We had quite a social life. We had a cricket club. Colney never had a football team but the Independent Labour Party had a football pitch on Colney Park and some of the Colney men played with the Independent Labour players. Then there was the Men’s Club in the Parish Room, the Mothers’ Union and the Women’s Institute. The Men’s Club met in the Parish room two nights a week and they played cards, they played darts they had a billiard table, billiards and snooker. There was a kitchen so they could have tea and refreshments. There was an open fire so they could sit round the fire and chat. For the children there was Sunday school and they went to Little Melton School. They used to walk along past Church Farm in procession from the cottages lower down to get to Little Melton School.

I can quite imagine now how they say farm workers get depressed. You see one man on a huge machine. It must be a lonely life. The Women’s Institute used to have a dinner once a year and after that there was dancing, and the Men’s Club did the same. That was in the 1940s and 50s.

After the War machinery came along. My family tended to be a bit conservative and perhaps didn’t realise as quickly as some others did. So they still had a large labour force and the cows were still milked by hand in the 1950s. The bulk of the ploughing was done by tractor but we still had quite a few horses and we bred Persherons. The bulk of the ploughing was done by tractors. We had four tractors after the war but the horses still did quite a lot of the work. Some were kept for breeding and there was a good outlet as Persheron horses were in demand. They were very good for general farm work. They were strong and very amenable and they were very nice animals to work with.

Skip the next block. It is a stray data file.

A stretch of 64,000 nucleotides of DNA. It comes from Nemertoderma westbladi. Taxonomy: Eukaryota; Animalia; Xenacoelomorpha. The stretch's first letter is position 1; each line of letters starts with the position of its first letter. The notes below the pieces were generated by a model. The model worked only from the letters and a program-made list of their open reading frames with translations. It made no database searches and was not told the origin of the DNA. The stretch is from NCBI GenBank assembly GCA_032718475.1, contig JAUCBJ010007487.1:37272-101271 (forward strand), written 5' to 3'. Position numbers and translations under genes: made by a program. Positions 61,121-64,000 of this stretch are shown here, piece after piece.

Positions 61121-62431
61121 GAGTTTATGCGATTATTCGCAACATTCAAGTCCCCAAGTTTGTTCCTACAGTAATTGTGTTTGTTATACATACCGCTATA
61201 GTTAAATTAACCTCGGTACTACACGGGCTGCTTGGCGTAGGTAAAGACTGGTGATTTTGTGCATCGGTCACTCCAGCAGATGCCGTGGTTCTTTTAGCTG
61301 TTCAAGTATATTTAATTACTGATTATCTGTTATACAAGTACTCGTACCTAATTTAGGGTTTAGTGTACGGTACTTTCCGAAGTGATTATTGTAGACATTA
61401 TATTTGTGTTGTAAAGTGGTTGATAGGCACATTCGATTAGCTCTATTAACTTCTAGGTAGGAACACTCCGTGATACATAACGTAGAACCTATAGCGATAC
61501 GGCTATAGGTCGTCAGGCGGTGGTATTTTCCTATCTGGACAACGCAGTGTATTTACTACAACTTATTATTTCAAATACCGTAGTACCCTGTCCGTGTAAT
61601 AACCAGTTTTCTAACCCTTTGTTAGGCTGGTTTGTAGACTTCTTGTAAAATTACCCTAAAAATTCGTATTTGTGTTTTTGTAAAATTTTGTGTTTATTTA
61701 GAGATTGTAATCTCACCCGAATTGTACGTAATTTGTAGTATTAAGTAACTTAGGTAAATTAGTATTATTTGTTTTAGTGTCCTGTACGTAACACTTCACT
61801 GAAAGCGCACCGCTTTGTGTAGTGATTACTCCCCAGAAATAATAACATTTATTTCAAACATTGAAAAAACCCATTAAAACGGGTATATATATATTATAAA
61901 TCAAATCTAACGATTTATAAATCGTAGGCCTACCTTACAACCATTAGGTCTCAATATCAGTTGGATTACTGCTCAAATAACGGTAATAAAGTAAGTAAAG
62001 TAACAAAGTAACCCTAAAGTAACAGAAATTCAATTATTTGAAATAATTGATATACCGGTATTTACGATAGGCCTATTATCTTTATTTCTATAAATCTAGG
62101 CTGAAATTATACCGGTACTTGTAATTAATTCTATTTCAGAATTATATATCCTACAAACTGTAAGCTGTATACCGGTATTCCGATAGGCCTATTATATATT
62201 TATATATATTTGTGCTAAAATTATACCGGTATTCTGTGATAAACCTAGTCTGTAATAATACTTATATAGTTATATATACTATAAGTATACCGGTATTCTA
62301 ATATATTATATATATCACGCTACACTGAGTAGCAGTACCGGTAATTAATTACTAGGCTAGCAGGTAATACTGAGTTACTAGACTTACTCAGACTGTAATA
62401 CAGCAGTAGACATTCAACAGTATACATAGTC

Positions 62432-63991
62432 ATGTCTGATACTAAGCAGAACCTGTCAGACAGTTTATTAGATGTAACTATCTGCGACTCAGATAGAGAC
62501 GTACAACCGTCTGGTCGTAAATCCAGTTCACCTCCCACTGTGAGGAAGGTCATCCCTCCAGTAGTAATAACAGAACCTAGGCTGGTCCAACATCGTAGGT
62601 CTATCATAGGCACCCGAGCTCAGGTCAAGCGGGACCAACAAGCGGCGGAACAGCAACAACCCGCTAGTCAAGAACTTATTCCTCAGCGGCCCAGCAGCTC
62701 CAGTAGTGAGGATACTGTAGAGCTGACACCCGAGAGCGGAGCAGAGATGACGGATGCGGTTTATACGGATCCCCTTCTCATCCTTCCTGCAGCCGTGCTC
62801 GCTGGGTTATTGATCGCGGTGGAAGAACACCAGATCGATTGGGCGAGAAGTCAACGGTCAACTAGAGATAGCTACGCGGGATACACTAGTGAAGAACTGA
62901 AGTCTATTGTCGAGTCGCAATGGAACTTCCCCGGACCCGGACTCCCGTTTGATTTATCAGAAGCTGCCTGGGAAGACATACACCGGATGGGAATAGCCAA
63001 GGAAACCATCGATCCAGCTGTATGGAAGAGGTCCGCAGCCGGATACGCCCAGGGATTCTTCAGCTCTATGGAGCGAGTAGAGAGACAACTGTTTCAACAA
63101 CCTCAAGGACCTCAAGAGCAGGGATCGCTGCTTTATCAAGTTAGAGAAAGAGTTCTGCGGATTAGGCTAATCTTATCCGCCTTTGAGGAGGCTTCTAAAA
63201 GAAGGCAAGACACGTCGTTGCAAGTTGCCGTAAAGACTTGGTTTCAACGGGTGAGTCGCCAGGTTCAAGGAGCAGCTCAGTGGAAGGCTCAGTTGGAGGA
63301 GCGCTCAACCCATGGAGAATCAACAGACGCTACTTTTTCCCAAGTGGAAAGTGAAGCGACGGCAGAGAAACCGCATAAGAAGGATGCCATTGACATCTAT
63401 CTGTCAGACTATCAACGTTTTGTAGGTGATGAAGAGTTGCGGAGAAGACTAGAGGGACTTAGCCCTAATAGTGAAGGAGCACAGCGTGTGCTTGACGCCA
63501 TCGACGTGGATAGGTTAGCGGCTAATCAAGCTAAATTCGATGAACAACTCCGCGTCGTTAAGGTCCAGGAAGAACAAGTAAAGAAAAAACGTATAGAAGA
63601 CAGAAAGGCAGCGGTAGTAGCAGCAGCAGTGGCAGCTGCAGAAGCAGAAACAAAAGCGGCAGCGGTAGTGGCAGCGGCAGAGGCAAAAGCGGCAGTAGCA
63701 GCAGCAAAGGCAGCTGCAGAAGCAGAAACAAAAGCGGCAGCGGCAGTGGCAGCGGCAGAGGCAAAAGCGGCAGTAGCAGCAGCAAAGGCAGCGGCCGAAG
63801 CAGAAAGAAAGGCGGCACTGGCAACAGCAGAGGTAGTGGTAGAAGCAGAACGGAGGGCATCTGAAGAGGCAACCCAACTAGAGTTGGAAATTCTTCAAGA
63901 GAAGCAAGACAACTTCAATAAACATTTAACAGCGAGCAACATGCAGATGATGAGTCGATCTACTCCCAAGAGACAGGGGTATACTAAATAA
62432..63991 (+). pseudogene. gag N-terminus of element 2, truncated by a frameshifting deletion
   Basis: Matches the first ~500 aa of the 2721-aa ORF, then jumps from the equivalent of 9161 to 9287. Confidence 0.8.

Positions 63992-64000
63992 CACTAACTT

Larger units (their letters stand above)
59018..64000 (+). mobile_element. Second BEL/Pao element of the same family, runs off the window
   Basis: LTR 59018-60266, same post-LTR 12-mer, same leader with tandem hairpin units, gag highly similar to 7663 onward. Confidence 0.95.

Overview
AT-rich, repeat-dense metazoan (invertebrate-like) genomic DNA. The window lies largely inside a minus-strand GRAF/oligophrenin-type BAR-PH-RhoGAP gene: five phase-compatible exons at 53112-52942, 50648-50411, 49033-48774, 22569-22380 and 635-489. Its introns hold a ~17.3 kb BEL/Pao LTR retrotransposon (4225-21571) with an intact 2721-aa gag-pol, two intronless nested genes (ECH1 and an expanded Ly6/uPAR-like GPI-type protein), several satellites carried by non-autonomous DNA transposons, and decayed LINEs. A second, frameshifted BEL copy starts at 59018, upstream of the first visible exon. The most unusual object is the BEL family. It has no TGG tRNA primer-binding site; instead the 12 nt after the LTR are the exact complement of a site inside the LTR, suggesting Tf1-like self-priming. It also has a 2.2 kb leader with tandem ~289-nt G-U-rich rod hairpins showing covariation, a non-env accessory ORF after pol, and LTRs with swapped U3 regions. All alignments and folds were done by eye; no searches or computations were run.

As I got older my role was to help my father and uncle with the farm which often meant going with them if they went to buy and sell things, going to the Corn Hall on a Saturday if we’d got corn to sell and generally being their lieutenant. I knew all the men and knew their backgrounds and they knew us of course. Norwich Market was the main market we went to and there used to be quite a lot of lamb sales and we kept sheep. We used to buy lambs when they were weaned. We’d go to Bury St Edmunds or Diss where there were big lamb sales in July of each year and we’d buy about 300 lambs and they would be folded over the land. We had hurdles on wheels and they could be pulled by a horse or a tractor. They would graze the crops we grew for them, swedes. In the summer they’d be on the hay bottoms after we’d cut the first crop and they’d get the aftermath there. And of course they did the land a lot of good because it can do with all the manure it can get, and fertiliser and folding sheep over was a very good way of helping that. We would fatten out the wether lambs and sell them for slaughter and the ewe lambs we had clipped in May or early June and they would go to sales at Diss or Bury St Edmunds as sheering ewes. Batches of those were put to the ram and bred by the farmer. That was in the 40s and 50s.and earlier too.